How did you start making game music?
Meguro : When I graduated graduate
school, my parents told me that I should have a stable job. I
wanted to have a job as a composer. So I thought about what kind
of musical jobs are good, and were I can get a stable salary.
I choose the job of game music and I joined Atlus.
How long have you worked for Atlus? What was the first game you
I have worked at Atlus for five years, and my first game was Persona.
How many games do you work on per year?
I work on one game every two years.
RB: What are the
positives and negatives about being a staff composer?
The positives --- I can make a stable living as a staff composer.
I don't have to manage the business by myself. Also, they can
do big projects even if they don't have great abilities as a composer.
( Is it me?!) The negatives --- I can't get my royalty.
RB: How long did
you work on Maken X? How much music did you write? How much freedom
did you have? What influenced your music?
I worked on Maken X for a year and half.
The period of composing music was about 6 months to 1 year. During
this time I composed about 40 tunes. I wanted to have much more
discretion. Regarding the restriction of the hardware, it was
hard. Because I can compose by using the internal sound source,
but I could use 400KB capacity per 1 tune. If I compose with the
former form, there were more freedom. There were some instructions
(genre and mood of music) from my boss, my director and my producer.
So I try not to get any influence from others.
RB: How closely
do you work with the other Atlus composers?
Regarding Maken X, I composed most of the
music. After I got some instructions, they let me work freely.
I did not work so closely with other composers, but during the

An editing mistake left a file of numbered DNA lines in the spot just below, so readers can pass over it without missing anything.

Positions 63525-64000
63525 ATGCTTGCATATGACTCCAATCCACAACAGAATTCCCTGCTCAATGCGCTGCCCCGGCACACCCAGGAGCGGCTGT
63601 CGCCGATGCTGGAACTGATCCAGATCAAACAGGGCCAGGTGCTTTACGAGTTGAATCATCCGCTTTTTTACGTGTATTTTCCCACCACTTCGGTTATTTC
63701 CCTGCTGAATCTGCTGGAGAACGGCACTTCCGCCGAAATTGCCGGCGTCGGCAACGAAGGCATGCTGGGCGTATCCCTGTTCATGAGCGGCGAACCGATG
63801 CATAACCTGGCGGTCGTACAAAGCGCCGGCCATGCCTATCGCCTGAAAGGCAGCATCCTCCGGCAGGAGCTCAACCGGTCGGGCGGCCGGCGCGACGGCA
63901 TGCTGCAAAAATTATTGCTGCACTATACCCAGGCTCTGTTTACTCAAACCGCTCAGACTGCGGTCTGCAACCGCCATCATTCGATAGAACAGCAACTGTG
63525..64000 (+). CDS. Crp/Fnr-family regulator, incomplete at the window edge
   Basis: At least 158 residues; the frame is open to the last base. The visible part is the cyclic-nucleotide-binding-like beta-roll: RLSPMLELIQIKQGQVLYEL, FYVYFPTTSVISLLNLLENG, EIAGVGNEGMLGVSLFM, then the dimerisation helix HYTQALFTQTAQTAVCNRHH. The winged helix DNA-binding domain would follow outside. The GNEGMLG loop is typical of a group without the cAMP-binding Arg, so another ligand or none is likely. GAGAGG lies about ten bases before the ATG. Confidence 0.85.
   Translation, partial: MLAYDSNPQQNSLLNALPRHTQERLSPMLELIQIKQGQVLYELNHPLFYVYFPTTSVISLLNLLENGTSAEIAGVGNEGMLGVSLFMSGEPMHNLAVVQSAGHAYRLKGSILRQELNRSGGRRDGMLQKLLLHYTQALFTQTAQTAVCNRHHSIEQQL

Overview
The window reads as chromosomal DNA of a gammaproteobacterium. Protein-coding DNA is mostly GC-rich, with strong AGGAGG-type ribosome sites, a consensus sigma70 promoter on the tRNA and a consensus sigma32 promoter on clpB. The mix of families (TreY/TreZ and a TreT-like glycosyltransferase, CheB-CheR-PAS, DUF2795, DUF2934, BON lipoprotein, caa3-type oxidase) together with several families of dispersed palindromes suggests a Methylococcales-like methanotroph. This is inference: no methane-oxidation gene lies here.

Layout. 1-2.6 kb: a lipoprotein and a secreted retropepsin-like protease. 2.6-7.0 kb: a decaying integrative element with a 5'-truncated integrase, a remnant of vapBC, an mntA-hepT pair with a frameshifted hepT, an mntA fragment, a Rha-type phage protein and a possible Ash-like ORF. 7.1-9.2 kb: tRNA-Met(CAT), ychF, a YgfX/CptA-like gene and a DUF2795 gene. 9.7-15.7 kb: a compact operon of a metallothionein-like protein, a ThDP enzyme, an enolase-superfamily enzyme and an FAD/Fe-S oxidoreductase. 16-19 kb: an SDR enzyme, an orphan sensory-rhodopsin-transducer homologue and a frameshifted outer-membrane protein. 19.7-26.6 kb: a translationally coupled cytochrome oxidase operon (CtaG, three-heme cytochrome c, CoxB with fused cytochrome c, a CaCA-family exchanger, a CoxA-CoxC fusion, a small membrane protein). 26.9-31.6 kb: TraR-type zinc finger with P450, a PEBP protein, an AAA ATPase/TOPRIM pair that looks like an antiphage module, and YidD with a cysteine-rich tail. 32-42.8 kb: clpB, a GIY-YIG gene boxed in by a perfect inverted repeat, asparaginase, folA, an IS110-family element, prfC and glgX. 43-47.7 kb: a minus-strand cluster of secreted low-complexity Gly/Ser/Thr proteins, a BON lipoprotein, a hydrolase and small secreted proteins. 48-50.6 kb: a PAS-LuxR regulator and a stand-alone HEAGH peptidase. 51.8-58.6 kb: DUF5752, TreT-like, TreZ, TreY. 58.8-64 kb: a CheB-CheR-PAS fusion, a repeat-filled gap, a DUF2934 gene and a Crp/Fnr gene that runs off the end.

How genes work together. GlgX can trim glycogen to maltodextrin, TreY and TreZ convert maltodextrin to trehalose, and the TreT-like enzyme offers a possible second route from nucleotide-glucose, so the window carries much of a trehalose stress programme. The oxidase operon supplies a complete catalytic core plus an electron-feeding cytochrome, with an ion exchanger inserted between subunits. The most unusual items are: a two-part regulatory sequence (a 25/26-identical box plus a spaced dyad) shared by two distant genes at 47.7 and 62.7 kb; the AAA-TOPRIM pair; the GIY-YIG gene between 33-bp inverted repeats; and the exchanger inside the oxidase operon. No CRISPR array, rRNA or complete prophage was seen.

work, I would meet ( for vain talk) about the game with the other
RB: Any specific
memories about working on Maken X?
I had a hard time with 3D sickness. When
they made the US version of Maken X , they recorded the English
dialogue in the US I had a very good experience there.
RB: Why do you
I want to make an impression upon the audience
(it's a joke). To tell you the truth, I just want to rock!
RB: How do you
create your melodies?
I wait until God comes down to me.
How long did you work on Persona? What were your influences for
the music? How much music did you write?
I worked on Persona for about one year. Since I started work immediately
(correctly, before I entered the company), I had no time to take
it easy. I just managed lots of work which were prepared for me
rather than getting influence or inspiration from something. They
let me overwork. I composed ten to twenty percent of the music.
RB: Any specific
memories about working on Persona?
I could not go home for two months. But
it's all right, because when I came back home, I found the last
place Giants ( Japanese baseball team) had won their division.
Who are your influences and why?
Actually I think I got a lot of influence
from the Japanese fusion group, "The Square". It's surprising.
When I was a junior high school student, I was grown up musically.
I used to listen to The Square a lot. I don't think that my melodies
and chord progressions are similar to them, but my musical characteristics
are good, smooth linked tunes.This part may be influenced from